The Ocean Women initiative in the Maldives is led by Manta Trust and Salted Ventures Swimmers and aims to empower women and girls through training a network of local swimming and snorkeling instructors.
Salted Ventures Swimmers is a Malé-based swimming school founded by Aminath Zoona (Zuna).
Manta Trust is a UK-based nonprofit organization established in 2011 to promote ocean conservation and sustainable management of manta rays, their relatives, and their habitats.
The founding project of Manta Trust, the Maldivian Manta Ray Project (MMRP) was launched in 2005, as the Maldives is home to the largest known population of manta rays in the world, making it an ideal location for Manta Trust's conservation efforts.
However, despite the Maldives being surrounded by the ocean and having incredible marine geography, most people rarely venture into the deep.
Since 2015, The Manta Trust Marine Education Programme, "Moodhu Madharusaa", which means "Ocean School" in English, has taught hundreds of children and women to swim and snorkel for the first time, giving them the chance to witness the magnificent reefs of the Maldives.
Under the Manta Trust’s international Ocean Women initiative established in 2022, project leaders for the Maldives Ocean Women initiative, Flossy Barraud (Manta Trust) and Zuna (Salted Ventures Swimmers), set out to plan a female-focused swim instructor training program to empower women and girls. The goal was to allow them to venture into the ocean and become passionate conservation advocates working towards change in their communities.
The project leaders are currently seeking local collaboration and support for this initiative.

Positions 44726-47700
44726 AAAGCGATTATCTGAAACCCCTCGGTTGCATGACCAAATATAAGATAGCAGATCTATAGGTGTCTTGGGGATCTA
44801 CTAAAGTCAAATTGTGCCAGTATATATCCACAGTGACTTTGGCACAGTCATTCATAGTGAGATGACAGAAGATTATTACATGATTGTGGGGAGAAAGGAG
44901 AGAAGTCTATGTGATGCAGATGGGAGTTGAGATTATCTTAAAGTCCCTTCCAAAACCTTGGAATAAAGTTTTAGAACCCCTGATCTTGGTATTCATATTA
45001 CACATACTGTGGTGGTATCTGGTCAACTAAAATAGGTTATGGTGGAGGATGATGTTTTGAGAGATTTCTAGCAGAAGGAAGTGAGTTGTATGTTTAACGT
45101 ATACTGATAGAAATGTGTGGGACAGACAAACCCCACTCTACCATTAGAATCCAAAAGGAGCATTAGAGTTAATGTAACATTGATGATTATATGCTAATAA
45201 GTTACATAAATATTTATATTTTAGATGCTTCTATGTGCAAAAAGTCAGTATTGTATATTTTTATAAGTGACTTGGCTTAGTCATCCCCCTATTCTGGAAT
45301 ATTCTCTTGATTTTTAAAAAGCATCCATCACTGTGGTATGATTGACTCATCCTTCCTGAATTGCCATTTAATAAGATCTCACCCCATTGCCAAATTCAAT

The Ocean Women's pilot programme 2023 involves training Maldivians to become swim and snorkel instructors by giving them the opportunity to put their skills into practice by training future swimmers and snorkelers in their local communities.
The programme aims to foster a love for the ocean and marine ecology and protect the local environment. The reception from local communities was overwhelmingly positive, with all 13 islands that were consulted for the programme wanting swimming instructors trained in their local area.
While the project will initially train 10 individuals, including at least 5 women, Ocean Women hopes to expand training to allow more women from local communities to learn about and thrive in the ocean that surrounds them.
For many women, this initiative will be a push towards making a positive difference in their lives and the community by passing down skills learned through the programme to the rest of the community.
Ocean Women serves as a testament to the power of education and empowerment in creating positive change in local communities and the environment. It is a reminder that women have a vital role to play in protecting our planet's precious natural resources.